1. I’ve always wanted a Japanese maple. Maybe I’ll get one for a big container. It’s wonderful that you take so much care for your nature friends.

  2. The book sounds interesting, but I’m waiting for you to give it a review.
    We, too, are going to be hot & muggy this weekend. Not looking forward to it. I hope we can get some good rain out of it!!
    Stay cool & love your plants & your photography!!

  3. I hear wrens here a lot too but rarely see them; they are quick little creatures. I enjoy their silly chatter.
    Many of my plants are not looking great, but some moss roses that reseeded themselves recently started to bloom in my rock garden, and my phlox just began to bloom (which is a little late but they are in partial shade). It makes up for the things not doing so well. Your hibiscus looks nice with those big fat buds! I too like foliage and stems with red as a nice contrast in the garden.

    1. Every year I tell myself I’m getting phlox. Then for some reason I don’t. I believe it was my great-grandmother’s favorite flower.

  4. Maybe you’ll get a pic of the Beswick wren soon – it’s always an “of the moment” thing, or luck, that presents the photo you’ve been trying to get.
    And love the driftwood too! I “see” a half profile of a fox face. The ears,one eye, and a rather long snout.
    I hope you and little Charlie have a nice week-end.
    Mary

    1. I haven’t been able to get many good photos of birds this summer so far. I’ll have to go look at the driftwood and “see” if I can see what you do!

    2. Hi Brenda,
      I see the profile of the fox! So cool. Our air went out this week and it’s been so hot and humid here in Florida. We broke down and had to finance for a new system! Ouch but with me having an autoimmune disease I just can’t take the heat.

      I can relate to what you said about running the fans and not moving around to stay cool. The temp inside got up to 89 in the house. We’ll sleep well tonight with the new unit.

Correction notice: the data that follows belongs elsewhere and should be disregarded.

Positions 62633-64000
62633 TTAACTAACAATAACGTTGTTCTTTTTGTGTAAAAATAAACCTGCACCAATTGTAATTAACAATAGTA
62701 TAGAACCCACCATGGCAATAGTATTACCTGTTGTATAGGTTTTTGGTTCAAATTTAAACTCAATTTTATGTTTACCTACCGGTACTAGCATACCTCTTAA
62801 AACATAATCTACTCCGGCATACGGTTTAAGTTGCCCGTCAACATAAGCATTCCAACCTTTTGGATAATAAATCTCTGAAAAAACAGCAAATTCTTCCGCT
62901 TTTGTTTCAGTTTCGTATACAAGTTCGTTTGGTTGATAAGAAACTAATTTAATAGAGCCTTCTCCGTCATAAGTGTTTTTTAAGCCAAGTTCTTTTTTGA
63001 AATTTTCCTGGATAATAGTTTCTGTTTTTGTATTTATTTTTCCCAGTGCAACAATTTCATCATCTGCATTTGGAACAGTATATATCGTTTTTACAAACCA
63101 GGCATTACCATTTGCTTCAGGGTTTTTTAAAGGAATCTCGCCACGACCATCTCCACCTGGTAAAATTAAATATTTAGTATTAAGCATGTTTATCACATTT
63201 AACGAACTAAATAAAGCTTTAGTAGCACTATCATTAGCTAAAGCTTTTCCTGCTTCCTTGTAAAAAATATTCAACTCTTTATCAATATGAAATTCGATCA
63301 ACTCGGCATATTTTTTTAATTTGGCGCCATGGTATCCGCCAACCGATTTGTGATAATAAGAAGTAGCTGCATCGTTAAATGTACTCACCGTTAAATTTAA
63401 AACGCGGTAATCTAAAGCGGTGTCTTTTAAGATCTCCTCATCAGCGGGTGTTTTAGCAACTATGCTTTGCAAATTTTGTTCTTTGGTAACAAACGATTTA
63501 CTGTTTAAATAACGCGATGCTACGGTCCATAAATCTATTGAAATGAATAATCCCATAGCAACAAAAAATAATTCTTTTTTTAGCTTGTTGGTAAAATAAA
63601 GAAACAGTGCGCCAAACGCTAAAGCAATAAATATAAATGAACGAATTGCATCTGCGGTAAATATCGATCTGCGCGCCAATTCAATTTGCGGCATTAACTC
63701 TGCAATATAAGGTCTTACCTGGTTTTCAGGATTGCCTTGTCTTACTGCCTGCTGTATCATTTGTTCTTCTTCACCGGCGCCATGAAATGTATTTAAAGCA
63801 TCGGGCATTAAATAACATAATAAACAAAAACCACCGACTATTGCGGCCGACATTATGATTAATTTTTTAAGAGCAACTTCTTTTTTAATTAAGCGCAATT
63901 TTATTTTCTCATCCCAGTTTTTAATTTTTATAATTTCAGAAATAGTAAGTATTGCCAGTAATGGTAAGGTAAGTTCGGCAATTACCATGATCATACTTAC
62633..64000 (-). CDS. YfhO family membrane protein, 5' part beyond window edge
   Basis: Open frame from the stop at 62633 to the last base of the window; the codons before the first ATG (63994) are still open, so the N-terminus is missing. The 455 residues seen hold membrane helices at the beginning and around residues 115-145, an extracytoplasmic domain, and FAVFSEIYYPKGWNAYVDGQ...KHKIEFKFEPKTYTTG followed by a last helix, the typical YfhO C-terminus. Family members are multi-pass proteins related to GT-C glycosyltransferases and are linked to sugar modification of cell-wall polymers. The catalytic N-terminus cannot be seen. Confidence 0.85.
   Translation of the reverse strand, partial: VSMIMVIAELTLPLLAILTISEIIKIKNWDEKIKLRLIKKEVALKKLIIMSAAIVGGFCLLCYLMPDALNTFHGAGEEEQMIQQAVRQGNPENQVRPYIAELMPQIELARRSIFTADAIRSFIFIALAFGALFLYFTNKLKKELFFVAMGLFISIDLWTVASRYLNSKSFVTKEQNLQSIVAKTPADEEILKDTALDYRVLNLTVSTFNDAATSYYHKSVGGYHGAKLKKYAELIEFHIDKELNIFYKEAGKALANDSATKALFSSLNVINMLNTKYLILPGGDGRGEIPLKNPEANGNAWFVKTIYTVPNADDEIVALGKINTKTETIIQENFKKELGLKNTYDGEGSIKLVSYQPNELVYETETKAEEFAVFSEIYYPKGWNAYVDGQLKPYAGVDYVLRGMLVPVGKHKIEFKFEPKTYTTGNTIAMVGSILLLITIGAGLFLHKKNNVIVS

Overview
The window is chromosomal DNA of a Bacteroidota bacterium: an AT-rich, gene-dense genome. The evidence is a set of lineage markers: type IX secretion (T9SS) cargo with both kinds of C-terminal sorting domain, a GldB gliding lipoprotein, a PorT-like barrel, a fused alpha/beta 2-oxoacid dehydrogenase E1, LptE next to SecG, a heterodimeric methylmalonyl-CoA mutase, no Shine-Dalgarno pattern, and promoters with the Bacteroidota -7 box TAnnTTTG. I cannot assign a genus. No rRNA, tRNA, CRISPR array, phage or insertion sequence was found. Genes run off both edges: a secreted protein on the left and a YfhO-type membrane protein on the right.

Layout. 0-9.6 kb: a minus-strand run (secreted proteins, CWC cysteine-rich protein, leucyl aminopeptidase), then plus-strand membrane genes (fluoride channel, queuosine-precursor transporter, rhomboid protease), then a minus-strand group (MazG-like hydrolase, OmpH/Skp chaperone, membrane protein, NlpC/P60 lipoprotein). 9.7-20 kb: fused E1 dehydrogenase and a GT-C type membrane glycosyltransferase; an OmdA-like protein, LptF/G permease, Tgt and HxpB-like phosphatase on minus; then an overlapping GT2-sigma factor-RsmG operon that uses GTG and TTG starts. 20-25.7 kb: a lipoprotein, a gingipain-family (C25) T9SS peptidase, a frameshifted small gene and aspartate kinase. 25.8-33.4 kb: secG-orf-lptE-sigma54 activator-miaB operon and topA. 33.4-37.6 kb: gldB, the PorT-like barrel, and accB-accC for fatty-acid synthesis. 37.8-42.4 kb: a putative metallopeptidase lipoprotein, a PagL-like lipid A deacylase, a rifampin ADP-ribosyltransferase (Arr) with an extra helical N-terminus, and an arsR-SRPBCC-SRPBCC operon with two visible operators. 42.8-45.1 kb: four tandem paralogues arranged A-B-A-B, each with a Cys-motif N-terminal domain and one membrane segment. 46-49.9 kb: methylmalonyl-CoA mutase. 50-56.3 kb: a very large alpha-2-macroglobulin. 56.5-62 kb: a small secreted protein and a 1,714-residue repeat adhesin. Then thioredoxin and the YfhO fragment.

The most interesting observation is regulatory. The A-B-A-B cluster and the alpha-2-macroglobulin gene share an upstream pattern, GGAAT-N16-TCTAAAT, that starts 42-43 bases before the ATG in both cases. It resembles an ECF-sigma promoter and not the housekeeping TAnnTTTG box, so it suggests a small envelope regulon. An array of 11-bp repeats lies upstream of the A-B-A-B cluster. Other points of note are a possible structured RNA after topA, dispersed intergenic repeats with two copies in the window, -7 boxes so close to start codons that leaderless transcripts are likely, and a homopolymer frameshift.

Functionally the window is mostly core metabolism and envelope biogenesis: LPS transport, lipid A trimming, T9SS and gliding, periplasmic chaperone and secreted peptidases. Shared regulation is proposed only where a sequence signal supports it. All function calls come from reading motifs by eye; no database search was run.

Love your post! I always look forward to them.

  5. I love watching the birds at the feeder and Annie Belle does also. Cloudy day so I’m inside and resting as I’ve pulled my back again. Getting old isn’t for sissies is it! Think I’ll read as I’m ready to start a new book.

    1. I’ve been outside pulling out some of the mess in that blue raised bed. So now I have an ice pack on my back. I use it every night before I go to sleep to relax my back and neck. I’d love to feed the birds, but it always attracts mice.

  6. Hot here and we sure need a good soaking rain. Maybe tomorrow! Your patio still looks so pretty and the driftwood plantings look so green and healthy. After I read a few of your past posts, I decided to put an additional saucer of water out for the birds/squirrels; I do believe if they could write, they would leave me a thank you note. They have thoroughly enjoyed the extra water and I have thoroughly enjoyed watching them.

    Cannot wait for the review of this book; sounds like a very good read.

    1. A few weeks ago I set some additional saucers out on the cement. Then a reader told me that Charlie could drink out of that and the bird could have been sick. So I’ve raised all mine up

  7. Good morning Brenda and Charlie,

    I hope that you are having a great week, is your apartment finally cooling off?
    The patio looks beautiful, I love the piece of driftwood with the plantings, it reminds me of a piece of coral.

    This books sounds fascinating!

    Enjoy your weekend!